The theme of the American Dream is illustrated throughout the novel. One example of the American Dream in “The Great Gatsby” is shown through the green light at the end of daisy dock. The green light positioned at the end of Daisy look represents Gatsby’s hopes and dream for the future. Much like the elusive American Dream the green light is barely visible across the pond. However, it is just bright enough to guide Gatsby toward his goal.

F. Scott Fitzgerald was a man ahead of his time. Fitzgerald was born born into “The Lost Generation”. This generation was brought up to believe in the American Dream. The people born into this generation came to see the indulgent behavior of the 1920s. They came to know the aspiration to not just be a contributing member of society, but to dominate it. “The Lost Generation” learned that the new generation would rather be revered than respected. These where previsions of the Americans values that Fitzgerald’s generation had been taught.

Fitzgerald completed “The Great Gatsby” during the roaring twenties that led to the Great Depression. During this time Fitzgerald experienced triumph and despair, both of these qualities are shown in his works. Fitzgerald had a very high respect for those willing to pursue the American Dream. This respect is shown in Fitzgeralds work. Even though Jay Gatsby received his wealthy in an unsavory way, Fitzgerald shows that those who work hard can rise to the top of society.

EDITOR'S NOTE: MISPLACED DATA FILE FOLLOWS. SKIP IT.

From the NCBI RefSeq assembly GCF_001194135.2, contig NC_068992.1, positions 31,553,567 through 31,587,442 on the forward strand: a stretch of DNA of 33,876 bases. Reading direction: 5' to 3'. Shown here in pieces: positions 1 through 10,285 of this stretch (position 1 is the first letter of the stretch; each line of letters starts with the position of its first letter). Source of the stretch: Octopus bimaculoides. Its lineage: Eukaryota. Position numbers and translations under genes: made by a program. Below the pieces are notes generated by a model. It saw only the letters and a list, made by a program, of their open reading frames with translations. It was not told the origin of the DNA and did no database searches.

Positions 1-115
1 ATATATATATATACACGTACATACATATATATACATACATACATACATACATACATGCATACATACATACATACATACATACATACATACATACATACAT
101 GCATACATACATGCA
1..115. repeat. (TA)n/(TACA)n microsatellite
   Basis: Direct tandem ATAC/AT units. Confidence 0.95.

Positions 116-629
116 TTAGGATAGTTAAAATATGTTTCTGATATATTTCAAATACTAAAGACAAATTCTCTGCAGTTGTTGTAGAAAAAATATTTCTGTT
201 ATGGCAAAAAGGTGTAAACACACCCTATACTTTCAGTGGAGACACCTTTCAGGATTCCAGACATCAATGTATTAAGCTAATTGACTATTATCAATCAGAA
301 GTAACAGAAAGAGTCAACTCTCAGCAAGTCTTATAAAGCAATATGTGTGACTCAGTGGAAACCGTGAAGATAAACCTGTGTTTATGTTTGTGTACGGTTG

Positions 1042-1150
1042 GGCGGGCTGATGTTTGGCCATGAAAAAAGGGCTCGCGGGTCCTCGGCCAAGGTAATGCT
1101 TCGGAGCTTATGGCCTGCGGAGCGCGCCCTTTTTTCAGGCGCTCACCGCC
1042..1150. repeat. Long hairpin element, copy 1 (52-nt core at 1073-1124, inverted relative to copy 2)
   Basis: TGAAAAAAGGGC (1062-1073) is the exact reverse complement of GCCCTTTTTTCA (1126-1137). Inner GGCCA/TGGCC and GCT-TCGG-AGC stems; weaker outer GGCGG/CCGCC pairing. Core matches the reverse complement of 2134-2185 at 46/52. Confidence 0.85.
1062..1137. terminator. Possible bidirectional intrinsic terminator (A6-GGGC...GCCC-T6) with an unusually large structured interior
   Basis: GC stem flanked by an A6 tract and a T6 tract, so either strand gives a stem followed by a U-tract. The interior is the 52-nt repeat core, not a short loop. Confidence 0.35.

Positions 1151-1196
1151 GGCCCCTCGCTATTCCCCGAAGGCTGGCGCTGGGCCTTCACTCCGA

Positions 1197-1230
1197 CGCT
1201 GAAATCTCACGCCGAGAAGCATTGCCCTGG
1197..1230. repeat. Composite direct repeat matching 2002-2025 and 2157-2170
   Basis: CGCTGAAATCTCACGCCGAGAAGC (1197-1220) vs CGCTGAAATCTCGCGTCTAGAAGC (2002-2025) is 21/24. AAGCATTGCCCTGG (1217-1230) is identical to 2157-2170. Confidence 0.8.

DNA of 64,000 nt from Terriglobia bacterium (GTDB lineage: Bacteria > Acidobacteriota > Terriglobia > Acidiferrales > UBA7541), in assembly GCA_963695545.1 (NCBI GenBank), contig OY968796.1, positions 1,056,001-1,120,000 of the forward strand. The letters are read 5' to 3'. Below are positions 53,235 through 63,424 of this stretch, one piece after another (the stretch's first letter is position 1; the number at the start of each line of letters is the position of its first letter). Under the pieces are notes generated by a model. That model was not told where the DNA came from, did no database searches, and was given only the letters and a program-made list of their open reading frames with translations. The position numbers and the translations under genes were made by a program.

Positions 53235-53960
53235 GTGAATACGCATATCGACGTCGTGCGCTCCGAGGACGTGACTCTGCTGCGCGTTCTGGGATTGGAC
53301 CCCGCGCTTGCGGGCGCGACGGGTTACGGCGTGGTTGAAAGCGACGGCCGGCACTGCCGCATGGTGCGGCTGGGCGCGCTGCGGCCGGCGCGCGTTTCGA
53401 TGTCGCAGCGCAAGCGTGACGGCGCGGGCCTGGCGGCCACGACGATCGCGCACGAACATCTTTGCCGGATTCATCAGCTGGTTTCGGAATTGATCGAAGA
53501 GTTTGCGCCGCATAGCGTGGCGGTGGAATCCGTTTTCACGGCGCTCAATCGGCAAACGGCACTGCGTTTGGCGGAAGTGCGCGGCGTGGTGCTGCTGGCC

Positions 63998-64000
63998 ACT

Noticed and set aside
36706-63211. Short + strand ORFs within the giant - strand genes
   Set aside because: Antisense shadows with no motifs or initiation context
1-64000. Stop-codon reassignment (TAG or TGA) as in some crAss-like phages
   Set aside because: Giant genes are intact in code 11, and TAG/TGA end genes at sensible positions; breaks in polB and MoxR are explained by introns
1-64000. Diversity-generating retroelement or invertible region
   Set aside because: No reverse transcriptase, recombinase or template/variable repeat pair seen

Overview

Kajal Thapa once said,” “The sun does not abandon the moon to darkness.” This quote by Kajal Thapa applies to the American Dream theme in the novel “The Great Gatsby” in many ways. The pursuit of the American Dream does not come with out its consequences. In the book Myrtle is so determined to have a luxurious life that she is willing to have an affair on her loyal husband George with Tom. Myrtle firmly believes that Tom is picture perfect man and represents the American Dream.

The theme of the dark side of the American Dream is further shown in “The Great Gatsby” during Gatsby’s extensive 5 year quest for Daisy’s love. This is shown in the following quote,

“There must have been moments even that afternoon when Daisy tumbled short of his dreams — not through her own fault, but because of the colossal vitality of his illusion. It had gone beyond her, beyond everything. He had thrown himself into it with a creative passion, adding to it all the time, decking it out with every bright feather that drifted his way. No amount of fire or freshness can challenge what a man will store up in his ghostly heart.”

This quote show’s Gatsby’s extensive love for Daisy. Gatsby’s love for daisy had taken over his life. He now feels that he has to acquire a ridiculous amount of wealth in order to get Daisy to love him. Gatsby’s fantasy of getting Daisy to love him built up so much over time that when Daisy finally fell in love with him she fell short of Gatsby’s expirations.